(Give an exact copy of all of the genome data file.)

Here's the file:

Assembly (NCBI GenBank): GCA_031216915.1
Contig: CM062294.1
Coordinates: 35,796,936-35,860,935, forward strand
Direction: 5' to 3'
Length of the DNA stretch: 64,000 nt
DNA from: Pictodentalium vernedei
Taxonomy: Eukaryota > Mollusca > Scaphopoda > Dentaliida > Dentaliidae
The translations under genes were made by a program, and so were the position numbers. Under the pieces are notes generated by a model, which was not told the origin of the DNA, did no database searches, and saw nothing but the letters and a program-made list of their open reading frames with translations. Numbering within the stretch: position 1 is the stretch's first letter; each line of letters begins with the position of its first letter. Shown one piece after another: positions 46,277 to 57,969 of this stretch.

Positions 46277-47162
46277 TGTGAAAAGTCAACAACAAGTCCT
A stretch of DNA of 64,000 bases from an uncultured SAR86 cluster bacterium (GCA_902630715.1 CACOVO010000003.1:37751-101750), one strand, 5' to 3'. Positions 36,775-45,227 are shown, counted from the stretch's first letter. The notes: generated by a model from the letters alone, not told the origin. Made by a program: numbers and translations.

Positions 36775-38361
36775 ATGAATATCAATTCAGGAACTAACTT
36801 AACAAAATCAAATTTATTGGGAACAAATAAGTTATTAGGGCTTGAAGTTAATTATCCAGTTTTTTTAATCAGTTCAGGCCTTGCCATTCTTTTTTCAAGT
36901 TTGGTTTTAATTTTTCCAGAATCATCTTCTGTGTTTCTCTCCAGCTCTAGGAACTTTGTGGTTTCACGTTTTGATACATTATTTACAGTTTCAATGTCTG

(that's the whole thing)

Assembly (NCBI GenBank): GCA_031216915.1
Contig: CM062294.1
Coordinates: 35,796,936-35,860,935, forward strand
Direction: 5' to 3'
Length of the DNA stretch: 64,000 nt
DNA from: Pictodentalium vernedei
Taxonomy: Eukaryota > Mollusca > Scaphopoda > Dentaliida > Dentaliidae
The translations under genes were made by a program, and so were the position numbers. Under the pieces are notes generated by a model, which was not told the origin of the DNA, did no database searches, and saw nothing but the letters and a program-made list of their open reading frames with translations. Numbering within the stretch: position 1 is the stretch's first letter; each line of letters begins with the position of its first letter. Shown one piece after another: positions 46,277 to 57,969 of this stretch.

Positions 46277-47162
46277 TGTGAAAAGTCAACAACAAGTCCT
A stretch of DNA of 64,000 bases from an uncultured SAR86 cluster bacterium (GCA_902630715.1 CACOVO010000003.1:37751-101750), one strand, 5' to 3'. Positions 36,775-45,227 are shown, counted from the stretch's first letter. The notes: generated by a model from the letters alone, not told the origin. Made by a program: numbers and translations.

Positions 36775-38361
36775 ATGAATATCAATTCAGGAACTAACTT
36801 AACAAAATCAAATTTATTGGGAACAAATAAGTTATTAGGGCTTGAAGTTAATTATCCAGTTTTTTTAATCAGTTCAGGCCTTGCCATTCTTTTTTCAAGT
36901 TTGGTTTTAATTTTTCCAGAATCATCTTCTGTGTTTCTCTCCAGCTCTAGGAACTTTGTGGTTTCACGTTTTGATACATTATTTACAGTTTCAATGTCTG